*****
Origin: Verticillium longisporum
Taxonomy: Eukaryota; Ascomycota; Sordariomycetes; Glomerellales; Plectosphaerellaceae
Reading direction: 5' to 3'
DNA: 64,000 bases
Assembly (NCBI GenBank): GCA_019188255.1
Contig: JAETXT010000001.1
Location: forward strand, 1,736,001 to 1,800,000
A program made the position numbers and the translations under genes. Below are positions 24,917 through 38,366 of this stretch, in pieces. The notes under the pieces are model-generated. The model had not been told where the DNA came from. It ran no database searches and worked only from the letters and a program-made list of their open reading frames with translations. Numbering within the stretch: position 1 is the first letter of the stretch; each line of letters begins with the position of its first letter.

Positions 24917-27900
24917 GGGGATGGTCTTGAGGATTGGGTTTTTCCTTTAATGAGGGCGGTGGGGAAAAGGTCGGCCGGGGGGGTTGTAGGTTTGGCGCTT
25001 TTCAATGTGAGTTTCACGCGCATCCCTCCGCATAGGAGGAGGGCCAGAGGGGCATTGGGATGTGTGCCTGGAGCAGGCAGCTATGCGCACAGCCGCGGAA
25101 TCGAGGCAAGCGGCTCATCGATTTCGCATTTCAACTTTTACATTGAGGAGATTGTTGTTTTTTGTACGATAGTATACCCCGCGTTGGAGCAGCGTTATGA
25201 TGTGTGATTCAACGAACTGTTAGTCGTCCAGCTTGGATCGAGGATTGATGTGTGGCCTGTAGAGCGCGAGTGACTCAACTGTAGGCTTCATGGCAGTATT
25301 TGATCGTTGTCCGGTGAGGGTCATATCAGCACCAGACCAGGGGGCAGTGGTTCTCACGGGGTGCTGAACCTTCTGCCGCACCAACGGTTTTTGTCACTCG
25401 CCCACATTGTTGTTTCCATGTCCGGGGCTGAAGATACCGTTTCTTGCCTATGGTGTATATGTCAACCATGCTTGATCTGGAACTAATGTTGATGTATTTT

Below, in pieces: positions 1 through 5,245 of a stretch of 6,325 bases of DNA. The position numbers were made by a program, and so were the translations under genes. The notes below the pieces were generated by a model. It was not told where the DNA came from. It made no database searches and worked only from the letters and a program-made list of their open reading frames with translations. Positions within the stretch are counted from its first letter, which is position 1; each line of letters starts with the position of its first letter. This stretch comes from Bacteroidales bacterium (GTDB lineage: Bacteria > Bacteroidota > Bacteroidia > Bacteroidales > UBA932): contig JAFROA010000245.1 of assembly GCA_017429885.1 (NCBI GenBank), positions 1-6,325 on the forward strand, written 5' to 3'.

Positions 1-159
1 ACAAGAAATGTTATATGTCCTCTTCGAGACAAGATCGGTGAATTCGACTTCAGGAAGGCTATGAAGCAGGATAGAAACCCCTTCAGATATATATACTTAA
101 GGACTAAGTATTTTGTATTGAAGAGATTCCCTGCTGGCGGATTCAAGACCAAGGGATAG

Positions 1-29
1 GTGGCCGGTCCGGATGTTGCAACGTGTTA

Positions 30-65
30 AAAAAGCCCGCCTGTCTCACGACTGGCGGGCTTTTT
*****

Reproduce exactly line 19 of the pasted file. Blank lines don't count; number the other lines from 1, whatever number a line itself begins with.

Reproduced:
101 GGACTAAGTATTTTGTATTGAAGAGATTCCCTGCTGGCGGATTCAAGACCAAGGGATAG